Monday 19 August 2019

Vincent Hogan: 'All-Ireland final sideline subplot adds new twist to old rivalry'

Best of enemies: Brian Cody and Liam Sheedy after Kilkenny’s 2009 victory which the Tipp boss would ultimately avenge a year later – something Cody will be reminded of on Sunday. Photo: Stephen McCarthy/Sportsfile
Best of enemies: Brian Cody and Liam Sheedy after Kilkenny’s 2009 victory which the Tipp boss would ultimately avenge a year later – something Cody will be reminded of on Sunday. Photo: Stephen McCarthy/Sportsfile
Vincent Hogan

Vincent Hogan

Ten years on then, he'll see that same old, peak-capped silhouette down the line, still islanded and austere; timeless.

They will stand maybe 30 yards apart, deep in their own worlds but achingly aware of one another.

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Nearly two decades separate them in age as well as, Liam Sheedy will aver, a vast infinity of achievement. As hurling's new ecosystem throws up the oldest storyline, it feels as if the game still orbits around Brian Cody, new plots, new people all trying in vain to break him.

But the last time these two shook hands on All-Ireland final day, Sheedy triumphed.

He stepped away immediately after, Tipp falling straight back into an old habit against Kilkenny, losing championship meetings through the next four summers.

If they then won the 2016 final under Michael Ryan's baton, the arithmetic in Cody's time billows with bad memories for Tipp.

In microcosm: Ten championship games - seven Kilkenny wins, two for Tipp, one draw. Five National League finals - all Kilkenny wins.

So Sheedy returns, so much cargo to box up and seal, so much sediment from the past to rinse away. His strength? The ability to do precisely what Andy Comerford once said of Cody. To "make men of lads".

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Ryan soldiered with the Portroe man for those three epochal years between 2008 and '10, returned alongside Eamon O'Shea between '13 and '15, then hit the jackpot himself in '16, Seamie Callanan bagging that near unfathomable 0-9 from play in the All-Ireland final.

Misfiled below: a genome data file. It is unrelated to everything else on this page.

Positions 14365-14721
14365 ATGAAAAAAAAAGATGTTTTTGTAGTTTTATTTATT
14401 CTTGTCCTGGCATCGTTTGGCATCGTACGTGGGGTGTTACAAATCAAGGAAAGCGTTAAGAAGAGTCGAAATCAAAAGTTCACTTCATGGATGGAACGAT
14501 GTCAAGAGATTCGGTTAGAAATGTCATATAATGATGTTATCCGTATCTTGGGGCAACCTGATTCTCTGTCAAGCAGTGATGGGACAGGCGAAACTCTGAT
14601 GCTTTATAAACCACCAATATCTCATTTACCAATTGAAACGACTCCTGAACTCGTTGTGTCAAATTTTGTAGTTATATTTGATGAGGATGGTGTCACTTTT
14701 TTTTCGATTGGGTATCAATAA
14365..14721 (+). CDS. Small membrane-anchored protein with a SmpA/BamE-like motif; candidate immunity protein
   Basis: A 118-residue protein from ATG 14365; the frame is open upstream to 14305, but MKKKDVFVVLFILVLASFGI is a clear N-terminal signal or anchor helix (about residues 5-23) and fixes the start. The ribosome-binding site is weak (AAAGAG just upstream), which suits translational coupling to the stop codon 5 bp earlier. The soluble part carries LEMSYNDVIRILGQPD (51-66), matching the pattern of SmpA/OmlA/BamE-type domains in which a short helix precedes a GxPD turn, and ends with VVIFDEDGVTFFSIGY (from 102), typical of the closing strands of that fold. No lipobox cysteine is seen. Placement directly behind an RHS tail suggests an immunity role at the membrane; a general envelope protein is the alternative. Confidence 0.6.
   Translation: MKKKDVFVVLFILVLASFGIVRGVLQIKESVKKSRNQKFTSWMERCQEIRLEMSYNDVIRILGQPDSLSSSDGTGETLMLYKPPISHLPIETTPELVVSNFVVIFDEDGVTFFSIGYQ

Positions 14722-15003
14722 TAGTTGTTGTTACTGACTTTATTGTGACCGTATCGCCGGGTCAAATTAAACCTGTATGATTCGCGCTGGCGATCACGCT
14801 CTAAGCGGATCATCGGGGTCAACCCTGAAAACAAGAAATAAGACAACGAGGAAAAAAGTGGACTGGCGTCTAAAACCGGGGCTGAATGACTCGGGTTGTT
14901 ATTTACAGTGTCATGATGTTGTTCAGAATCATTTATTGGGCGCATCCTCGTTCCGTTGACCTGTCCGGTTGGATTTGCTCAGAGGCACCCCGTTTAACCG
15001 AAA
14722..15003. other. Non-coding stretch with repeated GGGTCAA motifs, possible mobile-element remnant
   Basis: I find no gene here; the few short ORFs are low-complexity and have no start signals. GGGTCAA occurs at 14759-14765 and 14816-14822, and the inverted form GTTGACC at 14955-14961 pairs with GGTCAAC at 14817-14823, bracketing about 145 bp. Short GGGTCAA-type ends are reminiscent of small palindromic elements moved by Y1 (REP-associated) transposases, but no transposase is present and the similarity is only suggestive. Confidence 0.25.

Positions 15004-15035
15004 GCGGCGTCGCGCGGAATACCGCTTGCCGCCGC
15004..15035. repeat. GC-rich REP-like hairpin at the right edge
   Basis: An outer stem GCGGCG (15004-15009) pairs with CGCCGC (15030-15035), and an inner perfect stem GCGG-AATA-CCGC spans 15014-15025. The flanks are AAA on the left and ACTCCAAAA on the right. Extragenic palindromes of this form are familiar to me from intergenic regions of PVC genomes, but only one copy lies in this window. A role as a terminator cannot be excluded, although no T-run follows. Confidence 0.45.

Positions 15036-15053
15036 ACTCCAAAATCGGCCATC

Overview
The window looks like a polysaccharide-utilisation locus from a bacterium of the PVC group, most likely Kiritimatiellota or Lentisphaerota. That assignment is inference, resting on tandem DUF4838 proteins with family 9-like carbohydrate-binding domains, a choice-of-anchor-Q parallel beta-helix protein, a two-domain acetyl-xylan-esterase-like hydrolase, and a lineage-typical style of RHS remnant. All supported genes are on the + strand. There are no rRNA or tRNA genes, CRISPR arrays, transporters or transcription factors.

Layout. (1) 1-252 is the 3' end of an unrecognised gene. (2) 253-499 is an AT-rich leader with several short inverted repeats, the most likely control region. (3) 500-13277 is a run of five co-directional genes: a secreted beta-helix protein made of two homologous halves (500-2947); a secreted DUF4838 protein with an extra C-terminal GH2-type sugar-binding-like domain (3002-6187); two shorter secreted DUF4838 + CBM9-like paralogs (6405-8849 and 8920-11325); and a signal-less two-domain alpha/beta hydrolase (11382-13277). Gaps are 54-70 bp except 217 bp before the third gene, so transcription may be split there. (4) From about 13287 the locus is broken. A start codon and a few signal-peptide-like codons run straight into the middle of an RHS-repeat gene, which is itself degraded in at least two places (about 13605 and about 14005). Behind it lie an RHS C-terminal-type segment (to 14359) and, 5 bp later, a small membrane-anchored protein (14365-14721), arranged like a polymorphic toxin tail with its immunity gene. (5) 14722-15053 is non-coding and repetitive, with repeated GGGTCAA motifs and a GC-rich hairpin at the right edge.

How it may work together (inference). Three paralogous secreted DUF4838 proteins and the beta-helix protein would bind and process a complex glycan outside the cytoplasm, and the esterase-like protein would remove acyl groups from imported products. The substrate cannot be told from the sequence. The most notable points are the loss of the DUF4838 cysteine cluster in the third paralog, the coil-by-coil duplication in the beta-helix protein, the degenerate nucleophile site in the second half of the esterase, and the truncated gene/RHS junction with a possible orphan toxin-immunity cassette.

He knows comparisons between a man chasing his 12th crown as manager and one chasing just his second might seem a hopeless Tipp conceit. Yet the fascination is unavoidable.

"The thing to remember is that Liam Sheedy is not a new manager," Ryan reflected this week.

"He's not wet behind the ears. He stepped out of management, but he wasn't away from the game. He's been an observer and, I'd imagine, an admirer of what Cody has done.

"Listen, I doubt either of them gives a s**t about who is standing down the line from them on Sunday.

"But it is a nice little sideshow. We have the master who has endured for 21 years coming up against what we in Tipp would see as the single, best appointment we could have made to get the ship back on an even keel."

For both, the cranking of an old catapult then. Cody's endurance is an astonishing story in itself, testimony to an obstinacy still refusing to bend to new fads and fashions. But maybe to the gift of seeing behind a hurler's eyes too.

Some of the greatest men we've watched will tell you a kind word from the florid-faced general could make them all but levitate.

He rations such kindnesses wickedly, of course. Former Kilkenny goalkeeper David Herity tells a story about retiring and meeting the great man for a farewell.

"We sat there for two hours reminiscing," Herity recalled in January 2017. "But he never thanked me for anything, never gave me one compliment. The closest he got to it is when he said, 'You had a good run of things!' I was thinking, 'Yeah, but say something, give me a hug or something!'"

It has long been a curious genius of Cody's that the more affection is withheld, the more fiercely his players chase it. Pleasing the master has long been the most powerful compulsion in a Kilkenny dressing-room.

Even Henry Shefflin, the greatest of all Cody's lieutenants down the years, spoke of feeling "a strange disconnect" from the manager as his county days petered out in 2014.

Henry Shefflin (right) with Brian Cody (left).

Tommy Walsh, Shefflin admits, endured precisely the same scenario that summer.

Friendship is a strictly abstract concept between Cody and his players then. But not so loyalty. From the day in '98 that he succeeded his first cousin Kevin Fennelly as Kilkenny manager, no jersey has been defended more fiercely than that black and amber stripe.

How exactly?

By Cody demanding terms of engagement in training that some would blanch at even in the white heat of championship.

Tommy Walsh still says one of his favourite wins came in that summer of '14, the light fading palpably on his days as a county man. On a weekend away in Carton House before the drawn final with Tipp, the 'B's beat the 'A's in a riotously contested training game.